Shanghai supply chain in the spotlight as discontent grows over COVID restrictions

Shanghai authorities said they are trying to improve the distribution of food and essential goods to locked-in residents, responding to growing discontent over such difficulties over continuing COVID curbs.

Shanghai has sufficient reserves of staples such as rice and meat, but issues have arisen in distribution and last-mile deliveries because of epidemic control measures, Shanghai’s vice mayor Chen Tong said at a news conference on Thursday.

He said the city would try to reopen some wholesale markets and food stores and allow more delivery personnel out of locked-down areas. Officials will also crack down on price gouging, he added.

“In response to the various problems reported by the public, we have been holding meetings overnight to try and figure out solutions,” he said.

Shanghai, China’s financial hub, has imposed harsh movement restrictions to stem the spread of COVID, with only healthcare workers, volunteers, delivery personnel or people with special permission allowed on the streets.

Authorities say that has reduced the number of couriers, who must keep the city’s 26 million residents supplied, to just 11,000.

Lockdowns for the city’s residents eastern of the Huangpu river began on 28 March, while lockdowns for the rest of the city started on 1 April. The exercise originally was intended to last five days at most.

Shanghai, which has been conducting multiple rounds of testing, reported close to 20,000 new locally transmitted cases for Wednesday, 98% of which it said where asymptomatic.

However, there are signs that transmission is still happening in spite of the lockdowns. Of its 19,660 asymptomatic infections, 633 involved people who were not under quarantine or who faced control measures, the data showed.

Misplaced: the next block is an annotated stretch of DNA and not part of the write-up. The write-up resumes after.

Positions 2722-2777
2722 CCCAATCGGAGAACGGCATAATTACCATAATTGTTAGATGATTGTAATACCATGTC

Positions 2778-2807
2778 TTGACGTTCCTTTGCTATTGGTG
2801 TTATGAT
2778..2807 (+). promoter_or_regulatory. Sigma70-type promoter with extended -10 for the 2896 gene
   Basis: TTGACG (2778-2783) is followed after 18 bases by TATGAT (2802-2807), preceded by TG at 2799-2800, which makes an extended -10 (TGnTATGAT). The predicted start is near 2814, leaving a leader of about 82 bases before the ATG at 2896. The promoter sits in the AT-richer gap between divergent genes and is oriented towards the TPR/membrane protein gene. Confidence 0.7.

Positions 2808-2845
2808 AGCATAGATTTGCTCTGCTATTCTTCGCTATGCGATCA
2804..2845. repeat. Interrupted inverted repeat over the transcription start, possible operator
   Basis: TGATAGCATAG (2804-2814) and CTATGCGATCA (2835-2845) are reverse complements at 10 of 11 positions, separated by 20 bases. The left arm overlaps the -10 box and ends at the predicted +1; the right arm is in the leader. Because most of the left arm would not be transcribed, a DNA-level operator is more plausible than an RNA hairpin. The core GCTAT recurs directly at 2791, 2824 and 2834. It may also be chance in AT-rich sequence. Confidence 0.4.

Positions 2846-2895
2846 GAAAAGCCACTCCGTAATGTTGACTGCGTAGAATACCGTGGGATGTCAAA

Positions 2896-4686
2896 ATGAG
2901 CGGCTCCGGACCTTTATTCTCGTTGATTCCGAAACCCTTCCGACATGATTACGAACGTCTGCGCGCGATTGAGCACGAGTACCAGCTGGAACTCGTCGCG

Shanghai has denied rumours that it planned to suspend all delivery services amid concerns that the virus was being spread through such workers. It requires them to take PCR and antigen tests every day, and they can only deliver goods if they test negative.

China’s most-populous city has yet to give an indication of when lockdown measures will lift, fuelling uncertainty and prompting European businesses and economists to warn about the mounting toll they are having on its economy and attractiveness as an international financial hub.

Although Shanghai’s case numbers remain small by global standards, the city has emerged as a test bed for China’s “dynamic clearance” anti-COVID strategy, which seeks to test, trace and centrally quarantine all positive cases and their close contacts.

On Thursday, Shanghai city officials said they would continue to conduct more testing among its residents who will be asked to take PCR or self-administered antigen tests.

Indeed, Shanghai has converted dozens of buildings into quarantine facilities that can house tens of thousands of positive cases.

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